Salmon Creek Falls is a hidden gorge with strange orange granite walls. The climbing here is of the bolted sport-route variety, with few moderates. There is a scary 5.6 route and an even scarier 5.9 route, but the majority of climbing here is above 5.10 in difficulty. Most of the bolts have recently been replaced with new 3/8 in. bolts, so protection isn't an issue.

Location: From Kernville, drive 15 mi. north on the Upper Kern River Road to a turnout signed as "Salmon Creek Falls viewpoint". If you have a 4wd or high-clearance vehicle, you can drive up a dirt jeep trail on the east side of the road. At the end of this jeep trail, hike up a strenuous trail that follows the creek. At about 2 mi., enter a gorge. At the back of this gorge is a beautiful waterfall (not Salmon Creek Falls, though). The climbing surrounds this waterfall on both walls of the gorge. There is rarely any sun here, so climbing in winter or early/late season can be cold and harsh on your fingers!

Camping: There are a few primitive sites on the Upper Kern River Road near the turnout, and a large site at the end of the jeep trail. There are a few sites next to the trail as you approach the gorge.

Guides: The Needles, Chockstone Press.

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About our Climbing Page Author

(Sorry Tom, we knew you'd never talk about yourself so we asked your mom.)

Tom was born into his active world on September 26, 1967 at UCLA, under the sign of "QUIET - NO SMOKING". There is a rumor that he climbed out of his cradle at the age of 3 hours. For years the nurses have maintained a "NO COMMENT" stance for legal reasons.

Tom attended private high school in the San Fernando Valley (since there's no mention of the years in between, we figure they couldn't find him and he was out climbing or biking). His love for the outdoor life can be attributed to his highly active parents, Daniel, "Dan" and Maureen Kenny. How else could he begin backpacking at the age of 7, skiing at 8, and rock climbing at 10 years of age, when he was exposed to Indian Caves in Yosemite?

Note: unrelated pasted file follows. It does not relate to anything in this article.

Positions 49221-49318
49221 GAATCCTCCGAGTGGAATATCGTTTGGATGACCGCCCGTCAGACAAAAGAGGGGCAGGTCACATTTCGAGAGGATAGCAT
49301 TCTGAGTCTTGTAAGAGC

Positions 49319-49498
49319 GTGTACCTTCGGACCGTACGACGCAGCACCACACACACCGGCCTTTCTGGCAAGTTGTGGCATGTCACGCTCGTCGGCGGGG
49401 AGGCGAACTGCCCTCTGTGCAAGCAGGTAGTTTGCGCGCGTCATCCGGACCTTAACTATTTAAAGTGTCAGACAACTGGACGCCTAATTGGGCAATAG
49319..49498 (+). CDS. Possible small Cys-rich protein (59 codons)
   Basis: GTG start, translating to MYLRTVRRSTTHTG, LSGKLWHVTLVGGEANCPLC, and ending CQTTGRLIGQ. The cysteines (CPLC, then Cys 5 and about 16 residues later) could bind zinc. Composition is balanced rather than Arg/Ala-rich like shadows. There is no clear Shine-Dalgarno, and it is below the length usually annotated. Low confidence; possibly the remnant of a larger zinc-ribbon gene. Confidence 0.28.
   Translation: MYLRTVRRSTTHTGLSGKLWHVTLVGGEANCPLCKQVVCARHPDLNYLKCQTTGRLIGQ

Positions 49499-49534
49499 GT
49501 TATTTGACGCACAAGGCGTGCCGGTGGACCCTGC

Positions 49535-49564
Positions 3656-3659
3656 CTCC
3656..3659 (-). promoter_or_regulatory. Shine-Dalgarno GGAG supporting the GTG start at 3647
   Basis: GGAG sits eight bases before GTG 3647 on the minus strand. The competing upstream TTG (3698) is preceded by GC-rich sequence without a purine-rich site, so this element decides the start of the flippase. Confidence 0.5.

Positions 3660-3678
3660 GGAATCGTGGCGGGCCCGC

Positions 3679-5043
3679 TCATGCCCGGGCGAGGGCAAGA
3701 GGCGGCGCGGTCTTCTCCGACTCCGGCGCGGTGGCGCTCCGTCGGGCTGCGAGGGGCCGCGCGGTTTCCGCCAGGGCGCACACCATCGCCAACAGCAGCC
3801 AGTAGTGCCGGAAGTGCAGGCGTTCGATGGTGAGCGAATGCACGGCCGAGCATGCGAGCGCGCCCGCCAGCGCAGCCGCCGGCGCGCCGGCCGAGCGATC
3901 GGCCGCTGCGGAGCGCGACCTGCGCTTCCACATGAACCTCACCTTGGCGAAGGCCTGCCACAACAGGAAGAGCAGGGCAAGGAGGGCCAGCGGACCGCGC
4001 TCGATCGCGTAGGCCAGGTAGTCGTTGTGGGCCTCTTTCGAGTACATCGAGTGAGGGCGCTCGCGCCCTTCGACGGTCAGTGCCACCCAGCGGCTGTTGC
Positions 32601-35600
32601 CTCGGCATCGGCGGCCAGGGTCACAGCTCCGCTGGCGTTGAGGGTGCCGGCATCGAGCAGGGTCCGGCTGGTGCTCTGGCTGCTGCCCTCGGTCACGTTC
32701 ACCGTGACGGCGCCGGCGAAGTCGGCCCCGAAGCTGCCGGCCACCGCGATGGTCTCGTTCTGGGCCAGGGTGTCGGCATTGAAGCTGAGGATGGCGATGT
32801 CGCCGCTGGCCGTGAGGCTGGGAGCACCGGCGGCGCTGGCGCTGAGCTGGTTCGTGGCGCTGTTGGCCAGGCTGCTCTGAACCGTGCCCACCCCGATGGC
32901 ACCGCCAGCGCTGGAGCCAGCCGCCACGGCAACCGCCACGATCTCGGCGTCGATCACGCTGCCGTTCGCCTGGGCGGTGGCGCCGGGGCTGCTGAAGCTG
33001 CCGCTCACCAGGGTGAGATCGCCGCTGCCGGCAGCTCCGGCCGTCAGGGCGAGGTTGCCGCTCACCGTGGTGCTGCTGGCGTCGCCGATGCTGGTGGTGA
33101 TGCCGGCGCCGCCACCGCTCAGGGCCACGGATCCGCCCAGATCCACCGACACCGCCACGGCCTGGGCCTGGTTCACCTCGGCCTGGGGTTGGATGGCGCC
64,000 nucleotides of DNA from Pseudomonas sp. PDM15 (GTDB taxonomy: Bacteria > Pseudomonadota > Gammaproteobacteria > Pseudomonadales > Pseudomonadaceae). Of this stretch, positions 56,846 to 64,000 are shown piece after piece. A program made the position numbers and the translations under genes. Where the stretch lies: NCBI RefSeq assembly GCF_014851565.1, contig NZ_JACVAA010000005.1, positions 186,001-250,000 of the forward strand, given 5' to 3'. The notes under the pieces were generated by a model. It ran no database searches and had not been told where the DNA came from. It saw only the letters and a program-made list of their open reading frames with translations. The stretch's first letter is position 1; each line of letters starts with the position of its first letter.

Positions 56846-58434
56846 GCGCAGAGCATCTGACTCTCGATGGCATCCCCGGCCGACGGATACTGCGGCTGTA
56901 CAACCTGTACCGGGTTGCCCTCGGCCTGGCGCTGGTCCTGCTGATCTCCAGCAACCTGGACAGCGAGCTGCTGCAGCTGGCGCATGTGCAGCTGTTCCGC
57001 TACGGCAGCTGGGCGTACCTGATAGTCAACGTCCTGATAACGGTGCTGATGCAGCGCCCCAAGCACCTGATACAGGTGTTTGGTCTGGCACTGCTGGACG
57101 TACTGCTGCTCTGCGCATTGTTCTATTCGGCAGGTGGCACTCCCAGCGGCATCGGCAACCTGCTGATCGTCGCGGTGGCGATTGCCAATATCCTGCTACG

Tom's been seriously bicycling since about 1988, sometimes giving up automobile transportation for months at a time. In fact he spends a little too much time on two wheels. He is now steel reinforced due to a broken leg and right hip received while on one of his bike journeys. This has put a crimp in his climbing, backpacking and bike trips, but he's mending fast.

When climbing or backpacking, Tom prefers areas in the Sierras north of Kernville and in the Eastern Sierras above Lone Pine. His weekend bicycle trips are usually in the San Gabriel mountains or coastal areas of Southern California. He is also very active in a group that is dedicated to keeping the upper Kern River recreation areas clean from litter left by unthinking campers and visitors.

Tom also found some time for work. He handles various VAX and ALPHA systems and customizes software for the NT platform at Bear Computer Systems, in Chatsworth, California. He also administers the company's local area network. (Mom asked us not to mention that he sometimes browses the net on company time, authorized of course. So we won't.)

You can view some fantastic photos and keep up with Tom's excursions into nature at his Sierra Pages. If you'd like to contact Tom for more information about the climbing, backpacking or biking opportunities in the Sierras, or just to show your appreciation of his efforts, you can reach him via: tkenney@bearcomp.com.

The Canyon Connection, Southern California climbing community and most of all, this publisher, sure appreciate Tom's expertise and valuable time. Without his efforts this page would still be just another consideration.

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© 1996-98 Tom Kenney & The Kern Valley Canyon Connection / M.L. Ludiker - All rights reserved.
You may printout trip information & maps for personal use only. Any and all other reproductions require written permission from copyright holder. E-mail requests to: Mike@Kernvalley.com